Although policy documents promote teaching students multiple strategies for solving mathematics problems, some practitioners and researchers argue that struggling learners will be confused and overwhelmed by this instructional practice. In the current exploratory study, we explore how 6 struggling students viewed the practice of learning multiple strategies at the end of a yearlong algebra course that emphasized this practice. Interviews with these students indicated that they preferred instruction with multiple strategies to their regular instruction, often noting that it reduced their confusion. We discuss directions for future research that emerged from this work.

### Kathleen Lynch and Jon R. Star

### Alice J. Gill

The NCTM's *Curriculum and Evaluation Standards* (1989) supports the idea that problems can be solved in more than one correct way. This multiple-strategy approach contains the seeds of motivation, success, and mind stretching. The curriculum standards that focus on reasoning and communication skills are integral to delivering mathematics education that generates the cre ative, problem-solving, divergent thinker that the business community would like to employ.

### Margaret R. Meyer

When teachers give a problem like “Find 3/4 of 60,” they can anticipate the ways in which students will respond. It is easy to tell whether the student knows how to do the problem and whether she or he got the right answer. The mistakes that students might make on this problem are also predictable. Other problems found in traditional middle school curricula might produce more variety in solution strategies, but usually few surprises greet the experienced teacher. Few judgments need to be made, because the strategy is either appropriate or not; and barring computational errors, the answer is either right or wrong. This familiarity with the mathematics, the problems, and potential student responses produces a desirable level of comfort for teachers, even for those who are sometimes uncertain about their own mathematical skill and understanding. It leaves them free to focus on preparing students for the next skill to be learned and assisting those students who need extra help to become proficient. What happens when the curriculum, some of the mathematics, the problems, and the solution strategies all seem new and unpredictable? What does this situation mean for the teacher and for the students?

### Arthur T. Benjamin and Jennifer J. Quinn

We fully concur with Richard Askey's February 2004 “Delving Deeper” column. Discovering and proving identities containing Fibonacci numbers can be satisfying for students and teachers alike. His article touched on multiple strategies including induction, linear algebra, and a hefty dose of algebraic manipulation to derive many interesting identities. However, a single method can be employed to explain all of these identities more concretely, leading to deeper understanding and intuition. We are referring to the method of combinatorial proof.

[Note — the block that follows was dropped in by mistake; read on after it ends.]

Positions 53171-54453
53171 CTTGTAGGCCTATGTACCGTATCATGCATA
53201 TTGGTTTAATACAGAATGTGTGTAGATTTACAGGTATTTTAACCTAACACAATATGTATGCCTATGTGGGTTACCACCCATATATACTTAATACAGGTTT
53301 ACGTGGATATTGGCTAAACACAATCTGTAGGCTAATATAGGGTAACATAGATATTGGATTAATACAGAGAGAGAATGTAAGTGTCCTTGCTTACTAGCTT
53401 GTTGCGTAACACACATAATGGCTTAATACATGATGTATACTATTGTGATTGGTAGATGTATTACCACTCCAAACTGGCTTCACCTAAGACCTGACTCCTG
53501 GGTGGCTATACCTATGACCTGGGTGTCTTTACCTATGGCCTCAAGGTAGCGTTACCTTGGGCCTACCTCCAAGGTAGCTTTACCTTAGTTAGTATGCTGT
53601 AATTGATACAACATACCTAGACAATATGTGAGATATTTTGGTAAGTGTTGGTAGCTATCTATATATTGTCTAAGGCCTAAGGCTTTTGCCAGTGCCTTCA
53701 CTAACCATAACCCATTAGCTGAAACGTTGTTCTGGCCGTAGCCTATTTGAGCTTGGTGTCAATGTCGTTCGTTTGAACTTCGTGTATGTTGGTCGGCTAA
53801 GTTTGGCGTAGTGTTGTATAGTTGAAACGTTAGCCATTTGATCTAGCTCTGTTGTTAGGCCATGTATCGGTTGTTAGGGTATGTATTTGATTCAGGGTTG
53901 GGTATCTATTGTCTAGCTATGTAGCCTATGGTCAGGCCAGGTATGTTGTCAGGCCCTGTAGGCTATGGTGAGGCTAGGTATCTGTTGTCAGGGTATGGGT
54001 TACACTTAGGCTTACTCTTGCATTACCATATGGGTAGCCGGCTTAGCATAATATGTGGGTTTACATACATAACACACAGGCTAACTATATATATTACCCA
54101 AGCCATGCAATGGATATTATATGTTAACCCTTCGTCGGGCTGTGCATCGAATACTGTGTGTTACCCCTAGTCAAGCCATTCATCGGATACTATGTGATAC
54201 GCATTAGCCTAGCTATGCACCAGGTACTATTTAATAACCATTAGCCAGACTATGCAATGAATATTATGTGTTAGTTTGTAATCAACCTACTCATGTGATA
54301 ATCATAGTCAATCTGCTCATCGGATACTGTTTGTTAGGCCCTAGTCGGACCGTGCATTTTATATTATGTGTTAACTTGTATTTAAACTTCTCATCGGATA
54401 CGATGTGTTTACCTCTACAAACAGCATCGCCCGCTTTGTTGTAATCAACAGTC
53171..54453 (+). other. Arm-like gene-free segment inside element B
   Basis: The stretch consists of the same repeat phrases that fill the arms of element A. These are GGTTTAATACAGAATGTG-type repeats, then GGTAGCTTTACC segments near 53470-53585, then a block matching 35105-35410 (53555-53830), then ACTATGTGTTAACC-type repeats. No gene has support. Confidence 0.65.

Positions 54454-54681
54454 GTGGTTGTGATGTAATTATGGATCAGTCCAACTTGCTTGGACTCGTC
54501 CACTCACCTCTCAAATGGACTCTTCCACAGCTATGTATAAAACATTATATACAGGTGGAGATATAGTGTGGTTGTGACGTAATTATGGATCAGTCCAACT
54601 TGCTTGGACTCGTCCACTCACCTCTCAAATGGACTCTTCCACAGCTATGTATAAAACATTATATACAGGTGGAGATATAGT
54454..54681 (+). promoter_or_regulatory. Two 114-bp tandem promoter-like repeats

### Margaret Biggerstaff, Barb Halloran and Carolyn Serrano

Authentic assessment aligned with the curriculum is changing expectations of students' work in mathematics. The move away from one right answer to multiple solutions and multiple strategies in mathematics problem solving requires a way to increase students' awareness about expectations and increase their competence. Students need to know the criteria that will be used to measure their mathematics problem-solving work. Equitable mathematics instruction includes ensuring that all students understand the purposes, standards, and processes of assessment.

diagrams to make comparisons, such as drawing number lines to show who ran further if Emma ran 7/6 kilometers and Jordan ran 5/4 kilometers? Were you encouraged to generate multiple strategies for computation, for example, showing two ways to solve 4 × 27

### Patrice P. Waller and Alison S. Marzocchi

multiple strategies ( Kalman 2004 ; Lim et al. 2015 ). Our favorite solution may not be the favorite solution of our students. “Let's take a look at this solution and see if we can make sense of it.” The mysterious “they” Sometimes we catch ourselves

### Theresa J. Grant and Mariana Levin

nontrivial. An assumption that underlies the teaching practice we describe is that one begins with a task for which students can generate multiple strategies. We would argue (as have others, e.g., Hiebert et al. 1996 ) that this is not solely a

### Kari N. Jurgenson and Ashley R. Delaney

while they learned about parts of two- and three-dimensional shapes. Students modeled shapes in the real world by combining them in drawings and actual structures. Engaging in the EDP encouraged students to try multiple strategies for solving a real

### S. Asli Özgün-Koca, Jennifer M. Lewis, and Thomas Edwards

would use. Figure 4 Babysitting Problem Other teachers commented that they really liked the problem because of its context and the potential for the use of multiple strategies. Another teacher suggested a revision to this problem: “Caitlin is